Promotion

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The Great Harvest Bread Company is in year 2 of a really smart sampling promotion called the “National Bread Challenge.” Bring an unopened loaf of processed supermarket bread to one of Great Harvest’s 200 stores nationally and they’ll replace it with one of their loaves, which began taking shape at 2:30 A.M. that morning – kneaded by hand from freshly milled grains. Sound like a heavy loaf? Sound dry? Sound crunchy? Not even close. This bread redefines bread. It’s wonderful.

Great Harvest is betting consumer taste buds will help them grow market share. They are trying to recondition the market to pay more for better bread. Healthier bread. Every marketer needs a mark or a villain and this time the villain is processed white bread. Bread with no nutritional value, despite what Wonder Bread will tell you.

(Disclaimer: Great Harvest president Eric Keshin is a friend.)

Trial, getting people to try your product for the first time, is a time-tested marketing tactic. In this case, it’s an expensive one.  Giving away free loaves from November 10-12, 2017 is a high stakes effort. Were the bread average in taste and quality, it would be a silly move. It’s not. Find yourself a processed loaf and trade it in. Let those taste senses fire off some new synapses. Fresh is the new fresh.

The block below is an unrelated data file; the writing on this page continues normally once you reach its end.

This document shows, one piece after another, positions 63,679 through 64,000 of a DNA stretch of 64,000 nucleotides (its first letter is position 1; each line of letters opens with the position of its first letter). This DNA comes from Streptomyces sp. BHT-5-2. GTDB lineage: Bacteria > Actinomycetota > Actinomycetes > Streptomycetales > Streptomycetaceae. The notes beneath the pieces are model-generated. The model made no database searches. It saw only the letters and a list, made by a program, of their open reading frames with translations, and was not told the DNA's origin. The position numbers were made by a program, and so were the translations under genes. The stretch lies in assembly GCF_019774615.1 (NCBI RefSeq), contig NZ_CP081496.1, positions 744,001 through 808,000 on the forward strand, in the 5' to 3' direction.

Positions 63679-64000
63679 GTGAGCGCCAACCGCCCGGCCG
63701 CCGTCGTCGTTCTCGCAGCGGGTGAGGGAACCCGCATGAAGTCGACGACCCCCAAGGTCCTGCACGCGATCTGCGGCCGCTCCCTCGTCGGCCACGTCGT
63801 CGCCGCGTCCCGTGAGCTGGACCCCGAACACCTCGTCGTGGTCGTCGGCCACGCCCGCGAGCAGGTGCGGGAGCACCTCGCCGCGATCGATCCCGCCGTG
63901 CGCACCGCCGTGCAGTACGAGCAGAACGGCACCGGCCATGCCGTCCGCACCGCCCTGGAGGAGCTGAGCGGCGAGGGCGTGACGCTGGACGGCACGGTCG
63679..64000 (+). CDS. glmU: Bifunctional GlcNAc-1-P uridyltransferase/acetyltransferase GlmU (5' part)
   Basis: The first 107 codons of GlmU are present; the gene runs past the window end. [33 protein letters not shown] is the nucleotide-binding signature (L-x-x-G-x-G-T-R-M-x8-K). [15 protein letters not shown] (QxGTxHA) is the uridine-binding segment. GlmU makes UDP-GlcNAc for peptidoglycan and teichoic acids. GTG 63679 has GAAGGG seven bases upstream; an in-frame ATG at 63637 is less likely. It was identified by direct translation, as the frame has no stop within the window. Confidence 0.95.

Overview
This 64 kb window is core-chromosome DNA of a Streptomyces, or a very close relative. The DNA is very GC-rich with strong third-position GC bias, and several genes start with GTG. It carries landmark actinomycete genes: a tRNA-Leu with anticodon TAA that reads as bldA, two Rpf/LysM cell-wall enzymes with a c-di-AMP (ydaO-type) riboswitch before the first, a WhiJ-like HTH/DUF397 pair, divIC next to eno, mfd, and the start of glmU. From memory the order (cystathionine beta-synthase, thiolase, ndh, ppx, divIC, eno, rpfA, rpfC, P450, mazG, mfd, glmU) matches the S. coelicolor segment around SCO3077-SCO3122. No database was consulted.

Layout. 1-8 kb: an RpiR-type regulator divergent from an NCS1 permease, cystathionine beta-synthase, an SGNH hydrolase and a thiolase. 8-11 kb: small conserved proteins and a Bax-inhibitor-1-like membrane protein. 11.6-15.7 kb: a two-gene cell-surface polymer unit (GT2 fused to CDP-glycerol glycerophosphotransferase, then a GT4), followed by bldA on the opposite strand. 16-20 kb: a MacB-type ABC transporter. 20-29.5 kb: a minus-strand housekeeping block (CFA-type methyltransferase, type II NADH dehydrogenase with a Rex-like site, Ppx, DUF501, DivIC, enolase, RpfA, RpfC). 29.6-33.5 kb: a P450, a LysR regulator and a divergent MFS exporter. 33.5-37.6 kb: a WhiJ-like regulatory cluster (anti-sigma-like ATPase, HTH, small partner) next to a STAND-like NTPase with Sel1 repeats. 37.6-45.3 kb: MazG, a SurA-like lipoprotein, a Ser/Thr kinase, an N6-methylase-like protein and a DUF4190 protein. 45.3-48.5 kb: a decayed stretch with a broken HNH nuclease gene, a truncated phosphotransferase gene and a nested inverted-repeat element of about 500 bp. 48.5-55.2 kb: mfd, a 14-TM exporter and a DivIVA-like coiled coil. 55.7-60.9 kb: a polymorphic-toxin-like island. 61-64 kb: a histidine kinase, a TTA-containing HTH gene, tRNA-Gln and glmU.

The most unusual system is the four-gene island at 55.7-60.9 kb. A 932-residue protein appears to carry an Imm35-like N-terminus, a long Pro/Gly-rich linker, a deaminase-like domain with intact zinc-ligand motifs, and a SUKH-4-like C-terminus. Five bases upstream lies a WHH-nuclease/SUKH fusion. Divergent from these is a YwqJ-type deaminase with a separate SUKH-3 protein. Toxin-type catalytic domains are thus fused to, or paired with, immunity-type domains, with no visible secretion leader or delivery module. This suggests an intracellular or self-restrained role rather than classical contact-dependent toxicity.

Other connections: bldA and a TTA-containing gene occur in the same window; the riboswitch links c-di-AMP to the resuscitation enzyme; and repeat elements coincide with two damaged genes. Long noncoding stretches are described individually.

Peace.      

 

 

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Check out this video of the Cut and Paste digital design competition in NYC in October. It is the best single promotional video I’ve seen for getting high school and college kids to get into commercial web design.  The beats, the fashion, the story all serve up the craft of digital design brilliantly.  If you don’t like rap and you don’t like the city and you don’t like brew, you can still get into this vibe.  It’s real and it’s tomorrow. I’m not sure that this Cut and Paste competition was tasked as a recruitment tool and frankly before the recession there were a lot more these type of digital throw down parties but, hey, R/GA, Razorfish and Rockfish, forget the recruiting tents, beer cozie circuit at campuses and get behind Cut and Paste because this is the haps.

 Look into these kids eyes.  This isn’t staged “Put your hands in the air!” crap.

If you read the comments on Agency Spy, Adweek or Ad Age, you’ll know many agency people are jealous, angry, envious and delusional.  Even before online comment pages, the business was infected by malcontents. (And with many out of work, the business they love to hate is filled with even more vitriol.)  But Cut and Paste gives me hope. The next gen of beanie-wearing, skinny jeaned design acolytes are pretty excited and pumped.

We need more of this.  Give people something they love and the won’t work a day in their lives.  Coding at 2 A.M.by the light of a Red Bull machine may not be glamorous, but this vid points toward the prize. And as my chillens used to say “I yike it.”  Peace. 

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Like, like….like